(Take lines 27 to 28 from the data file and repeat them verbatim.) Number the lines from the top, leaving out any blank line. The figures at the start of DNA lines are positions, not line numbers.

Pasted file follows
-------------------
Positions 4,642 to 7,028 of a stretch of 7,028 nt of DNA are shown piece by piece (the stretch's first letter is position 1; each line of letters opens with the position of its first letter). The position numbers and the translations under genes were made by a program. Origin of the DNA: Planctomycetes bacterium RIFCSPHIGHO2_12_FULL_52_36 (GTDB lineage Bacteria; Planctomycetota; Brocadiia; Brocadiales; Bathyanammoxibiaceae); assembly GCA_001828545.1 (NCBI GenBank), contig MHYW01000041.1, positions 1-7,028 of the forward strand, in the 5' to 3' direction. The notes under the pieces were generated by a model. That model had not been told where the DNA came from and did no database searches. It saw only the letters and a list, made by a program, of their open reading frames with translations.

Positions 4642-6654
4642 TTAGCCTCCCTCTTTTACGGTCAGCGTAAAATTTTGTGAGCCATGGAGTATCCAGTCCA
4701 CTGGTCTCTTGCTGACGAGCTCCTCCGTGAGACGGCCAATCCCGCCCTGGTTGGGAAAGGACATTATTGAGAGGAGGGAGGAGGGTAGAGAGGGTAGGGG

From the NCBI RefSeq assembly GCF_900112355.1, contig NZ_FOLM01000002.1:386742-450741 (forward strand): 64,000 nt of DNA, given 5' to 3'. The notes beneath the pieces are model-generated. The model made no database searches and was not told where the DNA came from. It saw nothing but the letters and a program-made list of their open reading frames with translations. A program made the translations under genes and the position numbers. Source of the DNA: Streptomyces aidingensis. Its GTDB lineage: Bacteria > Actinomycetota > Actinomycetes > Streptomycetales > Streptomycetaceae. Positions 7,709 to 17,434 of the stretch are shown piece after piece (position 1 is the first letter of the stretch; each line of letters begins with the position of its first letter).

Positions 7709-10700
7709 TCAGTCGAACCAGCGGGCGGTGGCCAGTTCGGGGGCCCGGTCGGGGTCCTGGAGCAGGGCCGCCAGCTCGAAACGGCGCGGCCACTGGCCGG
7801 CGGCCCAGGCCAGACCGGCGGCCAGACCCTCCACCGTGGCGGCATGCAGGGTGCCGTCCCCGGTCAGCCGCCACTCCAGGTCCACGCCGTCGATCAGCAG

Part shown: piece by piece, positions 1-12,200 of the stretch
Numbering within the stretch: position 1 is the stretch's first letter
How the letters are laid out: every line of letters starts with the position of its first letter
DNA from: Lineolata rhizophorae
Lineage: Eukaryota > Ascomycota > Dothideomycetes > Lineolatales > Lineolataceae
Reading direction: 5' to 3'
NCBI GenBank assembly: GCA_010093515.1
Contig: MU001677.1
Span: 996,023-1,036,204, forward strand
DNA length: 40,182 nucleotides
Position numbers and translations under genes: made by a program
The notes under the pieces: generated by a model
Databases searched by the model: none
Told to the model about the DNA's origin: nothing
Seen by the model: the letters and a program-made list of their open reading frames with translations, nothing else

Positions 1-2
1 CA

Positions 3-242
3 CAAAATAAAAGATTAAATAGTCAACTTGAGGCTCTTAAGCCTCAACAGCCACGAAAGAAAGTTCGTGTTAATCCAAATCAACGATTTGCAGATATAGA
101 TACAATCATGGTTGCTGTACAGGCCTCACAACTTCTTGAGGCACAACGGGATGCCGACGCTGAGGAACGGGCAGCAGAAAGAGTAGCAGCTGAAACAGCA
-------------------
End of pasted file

3 CAAAATAAAAGATTAAATAGTCAACTTGAGGCTCTTAAGCCTCAACAGCCACGAAAGAAAGTTCGTGTTAATCCAAATCAACGATTTGCAGATATAGA
101 TACAATCATGGTTGCTGTACAGGCCTCACAACTTCTTGAGGCACAACGGGATGCCGACGCTGAGGAACGGGCAGCAGAAAGAGTAGCAGCTGAAACAGCA